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For the Executive Chef of the Menlo Grill & Bar, Life After Google

Carolyn Jung | October 18, 2017 | Food & Drink Story Eat and Drink

For Saul Romero, taking over this summer as executive chef of the Menlo Grill & Bar in the renovated Stanford Park Hotel was like coming home. Romero, 46, spent 14 years as chef at the Woodside Hotels’ sister property, Monterey Plaza Hotel & Spa, before leaving to work at corporate cafes at Google, eBay and PayPal. He explains his unusual decision to give up that life with weekends and holidays off to return to the relentless demands of a hotel.

What was it like working at those tech giants for five years?
When I was with Google, there were 50 cafes, and we were doing 25,000 meals a day.

What did you learn there?
Google emphasizes sustainable and local foods. It shifted the emphasis on the plate away from the protein to a vegetable. It concentrates on allergens. It has an internal program to track food waste. It was fascinating.

Why return to the hotel world?
I like the 24-7 environment, where it’s new every day. In the corporate world, menus are set, and then rotate. Here, I can create a new dish every day.

What Google lessons are you applying?
I list the ingredients that could be potential allergens, so our servers can be better trained. The hotel used to serve farm-raised salmon, but I took it off. It also had Chilean sea bass. At one point, it was on the brink of extinction. Even though it’s coming back now, if it’s from Chile, the carbon footprint is too high.

How else are you refining the menu?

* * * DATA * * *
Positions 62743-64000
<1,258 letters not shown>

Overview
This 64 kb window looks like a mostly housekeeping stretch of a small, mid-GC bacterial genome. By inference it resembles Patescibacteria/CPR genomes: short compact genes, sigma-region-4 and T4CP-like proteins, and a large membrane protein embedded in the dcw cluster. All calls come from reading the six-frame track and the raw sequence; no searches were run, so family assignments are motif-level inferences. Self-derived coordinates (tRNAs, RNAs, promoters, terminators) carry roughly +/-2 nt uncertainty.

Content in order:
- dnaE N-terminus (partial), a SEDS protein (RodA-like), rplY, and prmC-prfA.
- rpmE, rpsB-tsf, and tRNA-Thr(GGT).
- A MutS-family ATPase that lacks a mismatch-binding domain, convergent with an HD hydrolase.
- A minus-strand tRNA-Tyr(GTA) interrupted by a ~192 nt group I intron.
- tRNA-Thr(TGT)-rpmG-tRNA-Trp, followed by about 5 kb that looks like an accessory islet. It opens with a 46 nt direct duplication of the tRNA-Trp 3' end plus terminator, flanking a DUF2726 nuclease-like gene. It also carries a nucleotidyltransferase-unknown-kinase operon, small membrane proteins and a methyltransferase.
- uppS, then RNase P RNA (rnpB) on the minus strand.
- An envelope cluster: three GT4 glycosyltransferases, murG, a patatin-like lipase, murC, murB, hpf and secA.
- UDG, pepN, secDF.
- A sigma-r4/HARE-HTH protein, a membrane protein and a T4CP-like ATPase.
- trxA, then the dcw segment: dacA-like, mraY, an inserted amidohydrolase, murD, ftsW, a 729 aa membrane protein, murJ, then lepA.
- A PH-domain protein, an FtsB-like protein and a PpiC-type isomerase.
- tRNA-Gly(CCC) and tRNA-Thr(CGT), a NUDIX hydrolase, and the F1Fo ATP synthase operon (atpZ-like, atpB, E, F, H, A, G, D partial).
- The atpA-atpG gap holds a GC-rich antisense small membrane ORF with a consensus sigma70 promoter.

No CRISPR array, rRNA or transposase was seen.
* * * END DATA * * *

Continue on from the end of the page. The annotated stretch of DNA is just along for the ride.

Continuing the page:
I added more whole grains, and a paleo breakfast item, a hash with eggs that has yams instead of white potatoes. I added a rack of lamb dish with lamb from Sonoma instead of Colorado or New Zealand. We also opened the courtyard this summer, 5 to 9pm, Wednesday through Friday, where we cook tacos, sliders and grilled oysters outside.

What led you to become a chef?
I came to California from Mexico when I was 19. I got a job as a dishwasher at a Carmel-by- the-Sea restaurant run by a Japanese chef who trained in France. I spoke little English then, and he spoke little English. But he would show me how to do things. Once, he asked me how to peel a baby carrot. I thought that should be really easy. I did it, but then he said that’s not right. After peeling it, he took a toothbrush to clean the top of the carrot where the greens meet it and dirt collects. I thought that was amazing. His passion transferred to me.

Originally published in the September/October issue of Silicon Valley

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